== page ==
No, they didn’t. In Star Wars Episode II: Attack of the Clones, the Jedi Knight Obi-Wan Kenobi travels to the secretive planet of Kamino, where he discovers the existence of a clone army that would feed the so-called Clone Wars and eventually serve as the model for the evil Galactic Empire’s stormtrooper infantry. (Spoiler alert: Don’t watch the prequels.) Those clones weren’t white in any sense of the word. Jango Fett, the bounty hunter who served as the genetic template, was culturally (and perhaps ethnically) a Mandalorian. And the actor who portrays him, Temuera Derek Morrison, is a New Zealand-born person of brown skin and partial Maori descent.” http://www.theatlantic.com/entertainment/archive/2014/11/of-course-there-are-black-stormtroopers-in-star-wars/383259/

    Assuming the black storm trooper isn’t doing the old good guy in wolf’s clothing trick –the same trick that Han and Luke pulled just before getting stuck in the trash compactor–I agree that the humanizing of the storm troopers marks an interest in humanizing them.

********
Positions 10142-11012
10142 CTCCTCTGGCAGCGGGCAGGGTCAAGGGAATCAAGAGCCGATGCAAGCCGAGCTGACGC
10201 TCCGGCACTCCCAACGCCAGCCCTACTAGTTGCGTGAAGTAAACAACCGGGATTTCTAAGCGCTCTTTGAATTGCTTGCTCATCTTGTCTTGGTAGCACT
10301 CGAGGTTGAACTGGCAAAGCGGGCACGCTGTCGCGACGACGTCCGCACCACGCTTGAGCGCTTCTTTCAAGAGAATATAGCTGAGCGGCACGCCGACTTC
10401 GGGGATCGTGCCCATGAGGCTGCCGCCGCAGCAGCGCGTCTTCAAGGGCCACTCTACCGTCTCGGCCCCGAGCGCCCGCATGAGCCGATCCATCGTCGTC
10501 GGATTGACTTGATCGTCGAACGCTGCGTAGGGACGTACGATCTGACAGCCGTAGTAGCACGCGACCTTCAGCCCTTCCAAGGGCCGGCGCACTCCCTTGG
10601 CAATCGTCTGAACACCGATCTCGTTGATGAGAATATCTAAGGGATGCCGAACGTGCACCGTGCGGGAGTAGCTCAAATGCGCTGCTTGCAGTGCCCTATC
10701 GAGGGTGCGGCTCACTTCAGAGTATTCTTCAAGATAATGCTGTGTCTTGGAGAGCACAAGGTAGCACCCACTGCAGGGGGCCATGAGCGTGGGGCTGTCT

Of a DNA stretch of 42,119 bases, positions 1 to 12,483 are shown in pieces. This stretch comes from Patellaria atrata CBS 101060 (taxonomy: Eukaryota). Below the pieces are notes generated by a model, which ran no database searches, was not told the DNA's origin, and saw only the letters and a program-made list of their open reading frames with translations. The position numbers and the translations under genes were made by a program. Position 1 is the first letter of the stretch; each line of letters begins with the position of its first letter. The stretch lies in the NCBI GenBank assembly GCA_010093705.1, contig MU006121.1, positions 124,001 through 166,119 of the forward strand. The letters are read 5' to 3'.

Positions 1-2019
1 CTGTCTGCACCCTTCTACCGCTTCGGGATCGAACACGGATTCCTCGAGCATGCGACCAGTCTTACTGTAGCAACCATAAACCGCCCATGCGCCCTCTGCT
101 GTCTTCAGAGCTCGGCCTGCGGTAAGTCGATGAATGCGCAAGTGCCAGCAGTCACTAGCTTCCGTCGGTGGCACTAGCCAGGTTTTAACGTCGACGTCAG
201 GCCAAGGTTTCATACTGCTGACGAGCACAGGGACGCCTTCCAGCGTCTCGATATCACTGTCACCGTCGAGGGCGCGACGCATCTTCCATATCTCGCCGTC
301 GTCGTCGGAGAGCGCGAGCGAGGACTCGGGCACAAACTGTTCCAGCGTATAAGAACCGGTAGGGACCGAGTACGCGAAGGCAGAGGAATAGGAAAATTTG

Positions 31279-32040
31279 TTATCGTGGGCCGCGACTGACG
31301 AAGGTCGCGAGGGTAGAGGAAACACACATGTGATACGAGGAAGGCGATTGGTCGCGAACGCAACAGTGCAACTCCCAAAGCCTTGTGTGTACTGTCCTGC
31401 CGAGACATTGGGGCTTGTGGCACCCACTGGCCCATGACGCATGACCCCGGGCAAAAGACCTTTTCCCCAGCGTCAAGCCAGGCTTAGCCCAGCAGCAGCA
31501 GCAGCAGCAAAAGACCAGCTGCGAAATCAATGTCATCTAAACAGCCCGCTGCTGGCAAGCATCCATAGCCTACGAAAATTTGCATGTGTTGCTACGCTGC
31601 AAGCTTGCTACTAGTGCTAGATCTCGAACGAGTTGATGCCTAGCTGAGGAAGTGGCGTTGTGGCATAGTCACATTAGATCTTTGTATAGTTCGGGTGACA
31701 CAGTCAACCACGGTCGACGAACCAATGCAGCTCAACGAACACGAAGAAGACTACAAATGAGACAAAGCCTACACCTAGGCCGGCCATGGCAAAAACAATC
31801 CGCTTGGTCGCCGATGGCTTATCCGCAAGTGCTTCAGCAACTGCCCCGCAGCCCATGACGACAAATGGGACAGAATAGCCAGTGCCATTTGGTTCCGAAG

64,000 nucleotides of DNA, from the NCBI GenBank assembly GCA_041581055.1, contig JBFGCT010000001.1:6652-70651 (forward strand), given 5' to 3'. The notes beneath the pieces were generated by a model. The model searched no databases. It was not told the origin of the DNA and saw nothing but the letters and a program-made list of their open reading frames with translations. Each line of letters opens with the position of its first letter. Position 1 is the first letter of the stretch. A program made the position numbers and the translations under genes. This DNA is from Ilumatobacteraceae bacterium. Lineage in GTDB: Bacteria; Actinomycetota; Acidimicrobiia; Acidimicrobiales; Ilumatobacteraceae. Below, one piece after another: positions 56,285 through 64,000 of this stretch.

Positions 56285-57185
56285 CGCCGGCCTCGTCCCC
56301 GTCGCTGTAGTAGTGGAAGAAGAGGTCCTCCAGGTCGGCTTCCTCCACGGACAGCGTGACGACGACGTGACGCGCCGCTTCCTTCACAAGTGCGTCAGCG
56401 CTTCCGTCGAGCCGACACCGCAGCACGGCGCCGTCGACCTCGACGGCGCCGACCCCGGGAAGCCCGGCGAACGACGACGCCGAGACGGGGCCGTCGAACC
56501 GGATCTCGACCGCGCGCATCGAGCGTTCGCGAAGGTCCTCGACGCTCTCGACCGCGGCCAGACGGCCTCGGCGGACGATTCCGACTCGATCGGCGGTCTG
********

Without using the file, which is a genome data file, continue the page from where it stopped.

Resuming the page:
Liked by 2 people

  3. The real question shouldn’t be whether J J Abrams has humanized the stormtroopers. The question should be where’s Captain Kirk. It’s now kind of like a movie where Batman takes on Loki and Ironman goes after The Riddler. Any moment Captain Kirk and Spock will show up to save Luke Skywalker’s rear end. Next thing you know Obi Wan Kanobi will be Clark Kent’s dad.

    Liked by 2 people

  4. Reblogged this on INFODYNAMICS and commented:
    It’ll be interesting to see if Abrams is planning on giving the Empire a human side. It’ll certainly change the way we look at the Empire as well as explain the motivations of those within their ranks. Furthermore, it might reveal that there’s more than one side of the story when it comes to the battle between the Galactic Empire and the Rebel Alliance. Perhaps like most rebellions the outcome didn’t turn out as planned.

    Like